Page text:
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Tax foreclosures hit record high; Jackson County


VIP Member
Jan 17, 2010
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New Jersey
8/14/2011 226
The house looks nice enough.

It sits on a large corner lot with a well-tended yard and a screened-in porch.

It’s quiet except for the creaking front door that swings open, evidence of the hasty departure of its former inhabitants.

The home is one of 107 properties in the city that was foreclosed on in March for unpaid taxes that dated back to 2008.

Scattered on the floor inside are remnants of family life — piles of toys and clothes, half-empty boxes of pasta and a crumpled photograph of a man holding a young girl.

It’s a familiar scene for Jackson County Treasurer Karen Coffman, who was visiting tax-foreclosed properties on a mid-April afternoon to review their condition and talk to any lingering residents.

And it’s one that’s becoming more common.

This year, 226 properties were foreclosed on countywide for unpaid taxes — the highest in the county’s history.

“Every house has a story,” Coffman said. “You never know what happened. You just guess.”

A growing problem

While mortgage foreclosures are still a primary culprit in property loss, comprising the majority of overall foreclosures, tax foreclosure is on the rise.

The rate of tax foreclosure has increased exponentially in Jackson County, where 43 properties were foreclosed on for unpaid taxes five years ago. Last year, 152 properties were foreclosed on.

The number of homes or other buildings that have slipped into foreclosure is also rising. There were 109 tax foreclosed buildings this year and 97 in 2010.

“It’s huge,” Coffman said. “We’ve never seen numbers like that.”

Problems surrounding tax foreclosure aren’t isolated to Jackson.

“It’s on everybody’s radar screen,” said Neeta Delaney, co-director of the Michigan Foreclosure Task Force. “We hear repeatedly that tax foreclosures throughout the state are doubling.”

The task force has traditionally focused its work on combating mortgage foreclosures, but could expand that to include tax foreclosure, which appears to be growing at a faster rate, she said. Continued economic struggles, particularly unemployment or underemployment, are the main sources of the problem, Delaney said.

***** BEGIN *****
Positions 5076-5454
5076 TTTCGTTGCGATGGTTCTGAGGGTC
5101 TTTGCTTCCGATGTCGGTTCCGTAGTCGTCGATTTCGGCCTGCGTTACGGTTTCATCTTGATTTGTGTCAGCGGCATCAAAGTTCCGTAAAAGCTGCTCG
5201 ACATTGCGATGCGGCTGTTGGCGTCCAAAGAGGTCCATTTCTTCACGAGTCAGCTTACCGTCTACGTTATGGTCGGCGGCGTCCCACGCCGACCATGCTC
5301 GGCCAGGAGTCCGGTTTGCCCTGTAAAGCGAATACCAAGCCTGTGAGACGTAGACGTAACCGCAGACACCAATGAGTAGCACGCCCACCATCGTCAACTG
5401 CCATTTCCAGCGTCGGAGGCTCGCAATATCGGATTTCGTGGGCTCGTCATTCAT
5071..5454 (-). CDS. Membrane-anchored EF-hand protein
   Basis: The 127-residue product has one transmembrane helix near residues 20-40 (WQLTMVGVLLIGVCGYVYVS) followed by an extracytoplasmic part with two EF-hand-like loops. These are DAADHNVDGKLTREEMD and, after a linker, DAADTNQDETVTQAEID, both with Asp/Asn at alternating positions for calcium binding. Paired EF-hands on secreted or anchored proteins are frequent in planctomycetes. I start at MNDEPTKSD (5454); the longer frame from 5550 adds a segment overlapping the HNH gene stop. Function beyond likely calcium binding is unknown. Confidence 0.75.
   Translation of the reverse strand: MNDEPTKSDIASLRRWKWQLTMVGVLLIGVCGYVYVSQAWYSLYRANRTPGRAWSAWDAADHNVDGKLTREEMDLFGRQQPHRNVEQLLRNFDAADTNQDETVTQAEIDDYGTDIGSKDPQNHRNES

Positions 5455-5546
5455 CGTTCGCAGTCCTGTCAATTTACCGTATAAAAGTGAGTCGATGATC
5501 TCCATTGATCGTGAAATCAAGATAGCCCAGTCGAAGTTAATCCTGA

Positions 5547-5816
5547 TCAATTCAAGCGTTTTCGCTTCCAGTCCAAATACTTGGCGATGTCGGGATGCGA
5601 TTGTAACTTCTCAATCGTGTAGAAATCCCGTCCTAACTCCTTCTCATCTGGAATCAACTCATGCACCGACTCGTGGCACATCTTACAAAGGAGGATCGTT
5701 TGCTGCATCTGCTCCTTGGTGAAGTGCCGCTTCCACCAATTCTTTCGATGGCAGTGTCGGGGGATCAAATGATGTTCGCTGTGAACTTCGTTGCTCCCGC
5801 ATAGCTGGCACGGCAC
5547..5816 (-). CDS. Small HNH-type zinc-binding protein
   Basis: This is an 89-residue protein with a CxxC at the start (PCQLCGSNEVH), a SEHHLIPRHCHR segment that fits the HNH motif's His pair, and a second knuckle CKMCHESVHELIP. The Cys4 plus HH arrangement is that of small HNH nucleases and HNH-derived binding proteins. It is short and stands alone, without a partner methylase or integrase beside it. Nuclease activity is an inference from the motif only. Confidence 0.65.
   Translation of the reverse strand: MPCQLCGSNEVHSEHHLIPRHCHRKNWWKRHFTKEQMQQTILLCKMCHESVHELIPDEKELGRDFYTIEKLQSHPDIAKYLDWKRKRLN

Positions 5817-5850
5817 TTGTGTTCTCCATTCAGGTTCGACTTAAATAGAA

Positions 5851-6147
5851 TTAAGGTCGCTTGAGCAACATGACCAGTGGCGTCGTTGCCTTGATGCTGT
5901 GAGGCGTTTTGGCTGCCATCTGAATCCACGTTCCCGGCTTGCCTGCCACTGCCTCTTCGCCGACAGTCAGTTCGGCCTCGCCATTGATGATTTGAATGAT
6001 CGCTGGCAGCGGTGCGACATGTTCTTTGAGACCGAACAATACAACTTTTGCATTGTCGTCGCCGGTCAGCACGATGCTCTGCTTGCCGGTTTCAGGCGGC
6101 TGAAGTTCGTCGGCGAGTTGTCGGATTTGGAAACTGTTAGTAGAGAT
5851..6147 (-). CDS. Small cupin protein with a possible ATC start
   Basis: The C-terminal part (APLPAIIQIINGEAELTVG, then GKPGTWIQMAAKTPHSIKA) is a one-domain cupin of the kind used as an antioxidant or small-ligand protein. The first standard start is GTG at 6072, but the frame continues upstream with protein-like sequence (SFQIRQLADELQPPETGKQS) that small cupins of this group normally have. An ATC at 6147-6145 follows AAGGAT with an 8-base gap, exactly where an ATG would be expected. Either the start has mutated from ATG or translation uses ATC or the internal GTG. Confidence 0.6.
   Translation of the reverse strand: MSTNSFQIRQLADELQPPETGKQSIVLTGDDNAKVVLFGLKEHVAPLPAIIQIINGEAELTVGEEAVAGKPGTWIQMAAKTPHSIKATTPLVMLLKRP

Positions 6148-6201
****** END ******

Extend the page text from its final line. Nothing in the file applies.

Read more http://www.mlive.com/news/jackson/index.ssf/2011/08/tax_foreclosures_hit_record_hi_1.html
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Wise ol' monkey
Feb 6, 2011
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Okolona, KY
It's a race against time...
Homeowners facing foreclosure race to get help from mortgage assistance program
(Sept. 15,`11) Banks have stepped up their actions against homeowners who have fallen behind on their mortgage payments, setting the stage for a fresh wave of foreclosures.
Thousands of Washington area homeowners facing foreclosure have deluged state housing agencies with last-minute appeals for help from a $1 billion federal mortgage assistance program set to expire at the end of the month. In Maryland, where homeowners must apply for assistance by Friday, figuring out who qualifies for help has become an urgent, all-consuming enterprise. The state’s housing agency has hired temps, conscripted division heads to do data entry, and asked employees to stay late and work weekends to attack piles of paperwork that have grown exponentially as the deadline loomed.

About 4,000 Marylanders struggling to hold on to their homes have applied, including hundreds who turned out for a mortgage-assistance workshop in Prince George’s County, which has one of the highest foreclosure rates in the state. An additional 10,000 sought help in Virginia, where the deadline to apply for the program passed Thursday and eligibility is being determined by the federal government rather than the state. District homeowners participate in a separate program that does not have an immediate deadline.

Many of those seeking help from the Emergency Mortgage Assistance Program, as it is known in Maryland, will not qualify because they do not meet its long list of requirements. Their frantic scramble comes amid signs that the number of foreclosures, which had slowed dramatically after problems surfaced with how lenders were processing the paperwork, could begin rising again. The number of U.S. homes with an initial default notice, the first step in the foreclosure process, rose 33 percent in August from July, foreclosure listing firm Realty*Trac said.



Gold Member
Jul 4, 2010
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Eugene Oregon
But TM said the economy was just hours from taking off... Guess the Republicans screwed us again.

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